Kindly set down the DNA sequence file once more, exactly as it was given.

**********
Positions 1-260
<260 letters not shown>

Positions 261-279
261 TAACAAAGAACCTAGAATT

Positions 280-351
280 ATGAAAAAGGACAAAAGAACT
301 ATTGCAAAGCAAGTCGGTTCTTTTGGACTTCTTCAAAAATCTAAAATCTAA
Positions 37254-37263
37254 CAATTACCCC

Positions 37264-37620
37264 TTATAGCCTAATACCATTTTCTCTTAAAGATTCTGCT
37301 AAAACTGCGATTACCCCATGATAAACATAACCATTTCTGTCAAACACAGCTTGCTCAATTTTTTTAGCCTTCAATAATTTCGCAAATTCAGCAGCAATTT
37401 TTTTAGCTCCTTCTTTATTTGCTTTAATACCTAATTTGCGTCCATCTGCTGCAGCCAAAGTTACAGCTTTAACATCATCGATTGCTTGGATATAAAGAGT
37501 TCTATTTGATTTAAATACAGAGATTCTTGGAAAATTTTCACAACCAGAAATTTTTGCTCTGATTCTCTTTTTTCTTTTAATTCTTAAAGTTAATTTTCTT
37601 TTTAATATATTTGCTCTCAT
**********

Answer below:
Positions 1-260
<260 letters not shown>

Positions 261-279
261 TAACAAAGAACCTAGAATT

Positions 280-351
280 ATGAAAAAGGACAAAAGAACT
301 ATTGCAAAGCAAGTCGGTTCTTTTGGACTTCTTCAAAAATCTAAAATCTAA
Positions 37254-37263
37254 CAATTACCCC

Positions 37264-37620
37264 TTATAGCCTAATACCATTTTCTCTTAAAGATTCTGCT
37301 AAAACTGCGATTACCCCATGATAAACATAACCATTTCTGTCAAACACAGCTTGCTCAATTTTTTTAGCCTTCAATAATTTCGCAAATTCAGCAGCAATTT
37401 TTTTAGCTCCTTCTTTATTTGCTTTAATACCTAATTTGCGTCCATCTGCTGCAGCCAAAGTTACAGCTTTAACATCATCGATTGCTTGGATATAAAGAGT
37501 TCTATTTGATTTAAATACAGAGATTCTTGGAAAATTTTCACAACCAGAAATTTTTGCTCTGATTCTCTTTTTTCTTTTAATTCTTAAAGTTAATTTTCTT
37601 TTTAATATATTTGCTCTCAT